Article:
And so, to keep me from getting frustrated, I dwell on what I'm getting back, not on what I've lost. For instance, I've been walking the girls to and from school each day, which is about 1/2 mile round-trip. Two days this week I was dressed up and out, during what used to have to be nap time. I've even added some basic strength training to my mornings, doing what I can and skipping the parts I can't.
Pain is no longer the main theme of each day, instead most days its managed with a little Advil here and there.
As anxious as I am to be back to normal life, it also scares me to think about integrating back into life, currently in progress. I'm afraid I won't be able to handle the demands placed on me, or more likely, the demands I place on myself. I'm afraid of what I'll see around me when this fog I've lived in finally fades. I wonder if I'll ever be able to look at life through something other than the cancer perspective.
Not that cancer perspective is all bad. I pondered this after attending a funeral this weekend. Cancer has given me the gift of understanding how fleeting life is. The knowing that we are here on earth for just a VERY short time, and one day each of us will die and the rest of our time will be spent in eternity. Of course we all know this, but in watching people go through life, I'm not sure how many people KNOW this. Know it in a way that changes the way they wake up each day and do life. Know it in a way that changes Who and what they live for.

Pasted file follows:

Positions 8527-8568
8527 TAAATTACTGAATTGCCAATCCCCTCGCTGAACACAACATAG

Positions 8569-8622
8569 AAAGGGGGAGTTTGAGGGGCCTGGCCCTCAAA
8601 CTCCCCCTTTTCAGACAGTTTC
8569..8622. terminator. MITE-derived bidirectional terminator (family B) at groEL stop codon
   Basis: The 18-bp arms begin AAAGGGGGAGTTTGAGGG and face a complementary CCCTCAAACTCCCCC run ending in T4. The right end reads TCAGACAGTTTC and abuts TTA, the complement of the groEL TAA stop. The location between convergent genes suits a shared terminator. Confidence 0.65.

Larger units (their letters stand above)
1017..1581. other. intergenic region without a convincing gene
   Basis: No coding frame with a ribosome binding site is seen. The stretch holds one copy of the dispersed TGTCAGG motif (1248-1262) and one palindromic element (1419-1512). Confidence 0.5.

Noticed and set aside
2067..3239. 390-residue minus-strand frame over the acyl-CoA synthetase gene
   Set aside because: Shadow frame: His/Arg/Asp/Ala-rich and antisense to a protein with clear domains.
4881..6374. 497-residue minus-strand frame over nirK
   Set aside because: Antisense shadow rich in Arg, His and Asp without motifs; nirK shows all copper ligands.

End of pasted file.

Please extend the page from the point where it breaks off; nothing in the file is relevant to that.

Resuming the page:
Ecclesiastes 7:2 says You learn more at a funeral than at a feast—After all, that’s where we’ll end up. We might discover
devastating to me.
I had a wrap-up appointment with Dr. K (the oncologist) this week. I'll still do multi-year follow-ups with him, but for all intents and purposes, his part is done.
From the start, he was so gracious about implementing the plan handed down from the Sloan Kettering oncologist...a clinical trial, really, that she's used with just over 60 patients. Its basically the traditional plan, but with the order of the chemo, radiation and surgery switched around.
Shaun did copious amounts of research on it and told me many times that in another 10 years, we'd be seeing this as the new standard. These months later, Dr. K admitted that he's been reading more and more about this new treatment plan and thinks that in the next five years this is how it will be done. I'm forever grateful to him and his staff for helping me get through the chemo piece of all this.
This song was on my lips this morning, even though I only knew one line:
You were there when it all came down on me
And I was blinded by my fear
And I struggled to believe
But in those unclear moments
You were the one keeping me strong
This is how my story's always gone
I have won and I have lost
I got it right sometimes
But sometimes I did not
Life's been a journey
I've seen joy, I've seen regret
Oh and You have been my God
Through all of it